Invasive penile cancer is a rare malignancy with considerable morbidity and mortality. The American Cancer Society estimates that there will be 2320 new cases of invasive penile cancer in the United States in 2018, of which primary penile squamous cell carcinoma (PSCC) represents the majority.1 In one study, the mean age at diagnosis was 60 years, with PSCC occurring only rarely in men younger than 35 years of age (estimated incidence, 0.01 cases per 100,000 individuals).2 Presentation to a physician generally occurs more than 1 year after initial onset of symptoms or clinical lesion(s). This delay in diagnosis and treatment often results in disease progression,3 which can have a devastating outcome.4 Therefore, physicians should maintain a high index of clinical suspicion for PSCC, particularly in young or middle-aged patients in whom presentation of PSCC is uncommon. The most commonly associated risk factors for PSCC include lack of circumcision (specifically during the neonatal period), high-risk human papillomavirus (HPV) infection, and tobacco use.5 Chronic alcoholism also has been linked to PSCC.6 It also is common in patients without health insurance.7 We report the case of a 27-year-old circumcised man who presented with invasive PSCC following a diagnosis of condyloma 8 years prior by an outside physician.
A 27-year-old man presented for evaluation of persistent genital warts that had been diagnosed 8 years prior. His medical history was remarkable for intravenous drug use, active hepatitis C infection, tobacco smoking, chronic alcohol use, and mild asthma. Eight years prior to the current presentation, 7 lesions had developed on the penis and were diagnosed by an outside physician as condyloma, which was treated with cryotherapy and topical imiquimod. All of the lesions except for 1 responded to treatment. The residual lesion continued to grow until the size prompted him to contact his primary care physician, who referred him for dermatologic evaluation. The patient cited lack of health insurance as the primary reason he did not seek follow-up treatment after the initial evaluation and treatment 8 years prior.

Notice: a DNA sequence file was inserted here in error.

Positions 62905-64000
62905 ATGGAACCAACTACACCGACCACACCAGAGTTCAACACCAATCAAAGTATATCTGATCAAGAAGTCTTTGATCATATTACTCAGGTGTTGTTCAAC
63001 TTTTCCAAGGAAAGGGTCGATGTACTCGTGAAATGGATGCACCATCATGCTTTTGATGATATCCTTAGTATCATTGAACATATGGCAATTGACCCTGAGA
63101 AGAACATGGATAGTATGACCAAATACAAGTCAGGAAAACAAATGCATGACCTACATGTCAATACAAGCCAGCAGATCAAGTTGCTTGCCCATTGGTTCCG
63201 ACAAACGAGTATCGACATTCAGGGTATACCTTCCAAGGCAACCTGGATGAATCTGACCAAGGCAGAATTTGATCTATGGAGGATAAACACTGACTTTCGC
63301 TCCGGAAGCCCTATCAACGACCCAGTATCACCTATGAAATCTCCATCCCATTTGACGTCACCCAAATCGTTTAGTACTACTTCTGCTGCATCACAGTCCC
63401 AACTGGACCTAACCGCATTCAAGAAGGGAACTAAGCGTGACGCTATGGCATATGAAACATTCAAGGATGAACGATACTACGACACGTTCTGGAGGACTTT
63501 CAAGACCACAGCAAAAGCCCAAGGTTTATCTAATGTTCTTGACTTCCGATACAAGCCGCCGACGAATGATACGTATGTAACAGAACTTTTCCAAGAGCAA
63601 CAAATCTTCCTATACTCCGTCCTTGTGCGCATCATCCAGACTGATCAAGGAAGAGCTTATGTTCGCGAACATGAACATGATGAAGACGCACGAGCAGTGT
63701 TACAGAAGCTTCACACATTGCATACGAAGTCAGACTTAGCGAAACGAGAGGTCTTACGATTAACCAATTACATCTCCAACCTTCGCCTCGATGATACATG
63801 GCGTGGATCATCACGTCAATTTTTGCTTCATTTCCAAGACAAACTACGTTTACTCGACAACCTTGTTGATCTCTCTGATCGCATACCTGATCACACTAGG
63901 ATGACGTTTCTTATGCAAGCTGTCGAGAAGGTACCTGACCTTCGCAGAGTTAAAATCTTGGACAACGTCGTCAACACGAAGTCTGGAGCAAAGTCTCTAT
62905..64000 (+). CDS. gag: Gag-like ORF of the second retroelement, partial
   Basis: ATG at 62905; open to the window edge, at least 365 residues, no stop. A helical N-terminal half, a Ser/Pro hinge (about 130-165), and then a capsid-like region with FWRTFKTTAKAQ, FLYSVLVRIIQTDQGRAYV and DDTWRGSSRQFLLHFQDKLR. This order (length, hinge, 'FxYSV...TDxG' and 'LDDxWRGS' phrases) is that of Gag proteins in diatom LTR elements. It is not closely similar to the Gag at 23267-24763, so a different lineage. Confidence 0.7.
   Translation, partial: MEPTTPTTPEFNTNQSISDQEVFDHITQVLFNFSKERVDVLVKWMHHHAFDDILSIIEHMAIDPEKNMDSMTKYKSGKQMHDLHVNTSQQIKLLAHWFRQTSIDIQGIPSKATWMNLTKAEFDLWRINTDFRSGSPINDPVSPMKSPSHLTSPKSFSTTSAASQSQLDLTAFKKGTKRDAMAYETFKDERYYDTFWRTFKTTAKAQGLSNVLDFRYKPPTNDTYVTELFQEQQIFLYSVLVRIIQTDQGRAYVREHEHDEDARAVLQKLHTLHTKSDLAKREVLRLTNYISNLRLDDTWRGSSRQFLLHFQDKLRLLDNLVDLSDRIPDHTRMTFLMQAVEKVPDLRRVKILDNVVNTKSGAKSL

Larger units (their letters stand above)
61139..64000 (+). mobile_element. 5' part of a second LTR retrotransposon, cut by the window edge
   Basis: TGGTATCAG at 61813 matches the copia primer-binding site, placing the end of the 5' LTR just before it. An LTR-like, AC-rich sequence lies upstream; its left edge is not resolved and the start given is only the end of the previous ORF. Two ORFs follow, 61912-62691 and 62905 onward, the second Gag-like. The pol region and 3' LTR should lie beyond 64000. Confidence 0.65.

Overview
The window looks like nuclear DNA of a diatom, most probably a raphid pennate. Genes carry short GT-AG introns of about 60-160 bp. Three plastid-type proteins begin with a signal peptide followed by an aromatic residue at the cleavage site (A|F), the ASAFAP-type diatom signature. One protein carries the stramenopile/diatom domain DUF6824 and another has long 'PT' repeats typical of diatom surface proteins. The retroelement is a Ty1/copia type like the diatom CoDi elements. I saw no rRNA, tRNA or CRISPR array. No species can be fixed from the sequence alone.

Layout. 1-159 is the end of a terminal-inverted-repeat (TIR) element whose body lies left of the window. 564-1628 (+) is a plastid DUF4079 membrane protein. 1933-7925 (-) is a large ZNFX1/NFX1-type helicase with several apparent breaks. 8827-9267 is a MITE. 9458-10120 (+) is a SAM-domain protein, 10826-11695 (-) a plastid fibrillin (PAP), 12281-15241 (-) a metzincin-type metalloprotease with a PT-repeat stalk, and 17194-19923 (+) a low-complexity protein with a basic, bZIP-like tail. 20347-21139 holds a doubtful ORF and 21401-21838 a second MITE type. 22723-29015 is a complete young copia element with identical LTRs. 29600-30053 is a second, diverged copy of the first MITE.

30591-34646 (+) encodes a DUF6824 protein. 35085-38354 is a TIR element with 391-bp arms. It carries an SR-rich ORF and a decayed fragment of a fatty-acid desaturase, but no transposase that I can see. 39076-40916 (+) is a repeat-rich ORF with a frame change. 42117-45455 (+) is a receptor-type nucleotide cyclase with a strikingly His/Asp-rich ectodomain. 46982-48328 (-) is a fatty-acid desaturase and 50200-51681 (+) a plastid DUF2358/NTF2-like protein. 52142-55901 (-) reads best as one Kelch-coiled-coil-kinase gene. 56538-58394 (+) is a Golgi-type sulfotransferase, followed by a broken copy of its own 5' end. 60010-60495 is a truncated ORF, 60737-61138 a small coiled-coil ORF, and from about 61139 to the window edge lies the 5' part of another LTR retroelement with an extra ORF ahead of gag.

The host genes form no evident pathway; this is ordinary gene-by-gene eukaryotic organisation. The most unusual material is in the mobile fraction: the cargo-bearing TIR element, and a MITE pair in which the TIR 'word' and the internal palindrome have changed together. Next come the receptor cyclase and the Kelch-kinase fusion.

Physical examination at the current presentation revealed a circumcised man with an asymptomatic, 2.6-cm, pink, friable, verrucous mass on the left lateral penile shaft (Figure 1) and otherwise unremarkable penile architecture. A clinically enlarged, nontender right inguinal lymph node was noted as well as subtle enlargement of a left inguinal lymph node. An excisional biopsy was performed with pathologic evaluation confirming a diagnosis of high-grade invasive squamous cell carcinoma (SCC) arising in the setting of squamous cell carcinoma in situ (Figure 2). Lymphovascular invasion was highlighted on cluster of differentiation 31 and podoplanin immunostaining (Figure 3). The patient was subsequently referred to urology and hematology-oncology specialists for further evaluation. Computed tomography (CT) of the abdomen and pelvis confirmed the contralaterally enlarged right inguinal lymph node discovered during physical examination and mildly enlarged ipsilateral inguinal, obturator, and external iliac nodes. Computed tomography–guided fine-needle aspiration of the right inguinal node confirmed the diagnosis of contralateral locoregional metastasis. Further evaluation with positron emission tomography/CT imaging revealed only a single metabolically active region confined to the right inguinal node. The patient’s history of active hepatitis C complicated proposed neoadjuvant chemotherapy regimens. Ultimately, after discussion with multiple surgical and oncologist specialties within our institution and others, a treatment plan was formulated. The patient underwent robotic laparoscopic bilateral pelvic and inguinal lymph node dissection and re-excision of the primary PSCC, with one of 15 right superficial inguinal nodes testing positive for tumor cells; the left superficial and bilateral deep inguinal lymph nodes were negative for SCC.
Repeat positron emission tomography/CT imaging at 6 months’ follow-up showed no evidence of active disease. On 1-year follow-up, a CT scan did not show any new or residual disease, but the patient continued to have edema of the bilateral legs, which began after lymph node dissection and was managed with physical therapy and compression stockings.